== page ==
Grading the Fireground On a "Curve"

Mark Emery discusses the dangers on the fireground and the need to observe fire growth accurately.


A Benign-Looking Fireground Can Be a Deadly Fireground Two National Institute for Occupational Safety and Health (NIOSH) fatality investigation reports, 98-FO7 and F2004-14, involve firefighters advancing into obscured-visibility, low-heat conditions. In both cases, as they began their advance...


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The 2001 warehouse burn-test was performed by NIST in conjunction with the Phoenix Fire Department. A description of test procedures and test data was published in May 2003 and is available at www.fire.gov/collapse/index.htm. The website offers video of the event and a 66-page final report. This article will focus on the first test conducted in the front portion of the warehouse.

The front portion of the single-story, ordinary-constructed warehouse (masonry walls and wood roof) measured 50 feet wide by 90 feet long (4,500 square feet). The roof was supported by conventional wood trusses (the cords were two-inch-by-12-inch lumber). Each triangular truss spanned the 50-foot building width and 15 feet separated each truss. The bottom cord of each truss was 10 feet above the floor and the peak of the roof was 18 feet above the floor. The fireload consisted of four stacks of 10 wood pallets.

The video and test data are more than interesting, for they reveal a tremendous "nugget" that all fire officers and training divisions should study and incorporate into their fireground size-up and development of a fireground strategy. The strategic nugget is revealed within 10 minutes of ignition.

Three thermocouple arrays recorded temperature at 12 points between the floor and the 18-foot roof peak; carbon monoxide was monitored one inch above the floor and three feet above the floor at two locations. The ignition source for the test was newspaper and an electronically controlled book of matches. No petrochemical fireload or accelerants was used.

The Strategic Nugget

OK, let's get to it -- see if you can find the strategic nugget in the following data:

  • At three minutes, 15 feet from the front door, the floor temperature was 196 degrees Fahrenheit; three feet above the floor the temperature was 351F. (The fire was getting traction for the climb to flashover.)
  • At four minutes, 15 feet from the front door, the floor temperature was 892F; three feet above the floor the temperature was 619F. (The fire was feasting on fuel and oxygen.)
  • At five minutes, 15 feet from the front door, the floor temperature was 457F; three feet above the floor the average temperature was 367F. (Lack of oxygen has interrupted the feast.)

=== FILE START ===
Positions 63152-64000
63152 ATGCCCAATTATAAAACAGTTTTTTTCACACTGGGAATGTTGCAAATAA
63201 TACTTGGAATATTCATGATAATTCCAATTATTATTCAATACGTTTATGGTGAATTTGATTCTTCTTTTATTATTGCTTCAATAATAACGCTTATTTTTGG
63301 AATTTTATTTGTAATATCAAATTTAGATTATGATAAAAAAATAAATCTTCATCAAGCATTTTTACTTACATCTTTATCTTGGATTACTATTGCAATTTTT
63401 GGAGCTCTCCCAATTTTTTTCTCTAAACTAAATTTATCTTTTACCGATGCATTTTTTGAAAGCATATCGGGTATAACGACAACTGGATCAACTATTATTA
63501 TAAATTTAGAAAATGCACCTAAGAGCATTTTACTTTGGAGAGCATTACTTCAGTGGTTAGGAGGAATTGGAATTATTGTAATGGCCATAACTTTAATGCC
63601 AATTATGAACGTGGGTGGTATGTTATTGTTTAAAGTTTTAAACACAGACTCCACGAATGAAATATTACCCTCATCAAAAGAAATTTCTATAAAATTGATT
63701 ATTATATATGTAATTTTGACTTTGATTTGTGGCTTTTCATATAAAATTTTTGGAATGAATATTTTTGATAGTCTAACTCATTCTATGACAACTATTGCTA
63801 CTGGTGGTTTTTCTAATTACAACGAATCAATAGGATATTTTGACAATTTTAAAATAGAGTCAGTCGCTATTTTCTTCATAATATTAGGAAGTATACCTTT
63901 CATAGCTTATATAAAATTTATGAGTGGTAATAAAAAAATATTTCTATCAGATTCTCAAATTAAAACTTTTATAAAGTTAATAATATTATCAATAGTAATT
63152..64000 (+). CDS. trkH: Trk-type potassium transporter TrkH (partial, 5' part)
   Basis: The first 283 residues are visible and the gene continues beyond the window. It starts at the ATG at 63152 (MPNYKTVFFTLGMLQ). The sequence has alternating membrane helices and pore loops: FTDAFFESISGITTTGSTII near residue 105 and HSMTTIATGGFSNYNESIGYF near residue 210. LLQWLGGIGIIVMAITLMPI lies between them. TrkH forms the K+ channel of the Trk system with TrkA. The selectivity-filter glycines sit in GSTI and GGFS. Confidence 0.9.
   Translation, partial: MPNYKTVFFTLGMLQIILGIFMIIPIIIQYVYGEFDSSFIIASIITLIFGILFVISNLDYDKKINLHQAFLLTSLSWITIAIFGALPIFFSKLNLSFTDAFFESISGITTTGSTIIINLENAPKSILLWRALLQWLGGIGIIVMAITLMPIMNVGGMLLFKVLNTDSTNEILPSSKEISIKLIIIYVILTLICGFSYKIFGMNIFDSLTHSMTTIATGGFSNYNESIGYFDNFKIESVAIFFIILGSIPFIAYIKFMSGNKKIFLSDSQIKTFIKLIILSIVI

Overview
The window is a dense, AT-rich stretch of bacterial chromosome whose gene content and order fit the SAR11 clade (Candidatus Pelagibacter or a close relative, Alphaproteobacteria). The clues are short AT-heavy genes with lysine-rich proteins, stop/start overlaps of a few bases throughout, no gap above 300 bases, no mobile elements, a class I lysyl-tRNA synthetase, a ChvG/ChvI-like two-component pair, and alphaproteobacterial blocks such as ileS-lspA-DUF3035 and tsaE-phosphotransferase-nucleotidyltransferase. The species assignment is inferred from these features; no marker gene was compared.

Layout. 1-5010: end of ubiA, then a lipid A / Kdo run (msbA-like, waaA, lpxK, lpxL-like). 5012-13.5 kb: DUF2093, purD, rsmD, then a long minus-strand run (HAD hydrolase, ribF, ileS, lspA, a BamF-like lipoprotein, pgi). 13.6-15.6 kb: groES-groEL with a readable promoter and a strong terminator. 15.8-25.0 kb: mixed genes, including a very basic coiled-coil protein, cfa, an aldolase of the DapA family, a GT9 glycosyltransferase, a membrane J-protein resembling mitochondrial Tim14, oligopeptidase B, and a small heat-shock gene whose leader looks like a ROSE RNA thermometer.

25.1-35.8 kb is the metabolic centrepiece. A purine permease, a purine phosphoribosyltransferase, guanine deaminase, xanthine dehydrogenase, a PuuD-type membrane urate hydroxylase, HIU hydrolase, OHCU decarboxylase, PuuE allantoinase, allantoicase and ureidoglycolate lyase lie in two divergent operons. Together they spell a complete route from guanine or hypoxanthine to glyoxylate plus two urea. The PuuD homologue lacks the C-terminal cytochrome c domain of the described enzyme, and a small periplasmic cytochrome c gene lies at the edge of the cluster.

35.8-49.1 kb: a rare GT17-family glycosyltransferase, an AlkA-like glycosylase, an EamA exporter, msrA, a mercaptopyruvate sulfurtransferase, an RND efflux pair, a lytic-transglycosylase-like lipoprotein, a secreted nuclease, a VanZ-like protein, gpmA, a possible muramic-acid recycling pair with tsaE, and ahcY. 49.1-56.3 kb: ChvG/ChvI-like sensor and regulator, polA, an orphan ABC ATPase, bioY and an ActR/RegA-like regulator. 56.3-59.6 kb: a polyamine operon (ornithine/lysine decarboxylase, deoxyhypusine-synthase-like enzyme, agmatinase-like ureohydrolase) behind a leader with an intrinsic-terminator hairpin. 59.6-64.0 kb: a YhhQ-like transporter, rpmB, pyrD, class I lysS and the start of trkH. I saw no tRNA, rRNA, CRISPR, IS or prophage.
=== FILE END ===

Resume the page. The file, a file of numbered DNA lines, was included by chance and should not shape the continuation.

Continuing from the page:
• At nine minutes, 15 feet from the front door, the floor temperature at the front was 230F; three feet above the floor the temperature was 243F. (The fire was suffocating.)

As listed above, the numbers probably don't reveal much to you; however, this data becomes significant when supported by photos and viewed on a rudimentary fire-growth curve. Notice that the left side of the curve represents fire growth, evident by the steady rise in temperature as the curve climbs toward free-burning and flashover; the right side of the curve represents temperature decline and fire decay. The steady temperature rise is due to abundant fuel and oxygen; the temperature free-fall is due entirely to lack of oxygen. The decline side of the curve occurs for one of two reasons: the fire runs out of fuel or the fire runs out of oxygen. (A third reason could be fire department intervention.) During the NIST warehouse burn, plenty of fuel and residual heat remained; the fire simply ran out of oxygen.

The Unseen Evolution

What follows is the evolution of a fire within the 4,500-square-foot conventional structure in Phoenix. Pay close attention to time, interior temperature and exterior conditions during each progression of the fire. Pay particular attention to the fact that a no-value, high-risk, defensive fire can minutes later appear to be an acceptable-risk offensive fire. When a fire department arrives on the no-value side of the fire-growth curve and declares the mode offensive, firefighters will enter and advance toward a smoldering ambush. By opening the door and advancing, the trap has been set. More horizontal ventilation (breaking windows) will exacerbate the problem. Time, distance and horizontal ventilation become the enemy.

At the five-minute mark, after four minutes of increasing temperature and decreasing visibility, the temperature suddenly dropped to 477F -- a 50% decrease between four minutes and five minutes. In case you missed it, a nugget has just been revealed. Viewed through a vehicle windshield, a fire officer would have no idea which side of the fire-growth curve is being considered. In fact, one minute after agreeing that the four-minute photo was a defensive fire, many of you would agree that a coordinated offensive operation looks feasible (if your size-up is based solely on conditions shown in the five-minute photo). Don't take the bait -- although exterior conditions have improved, value within the building has not improved. Conditions will appear to "improve" as the minutes pass.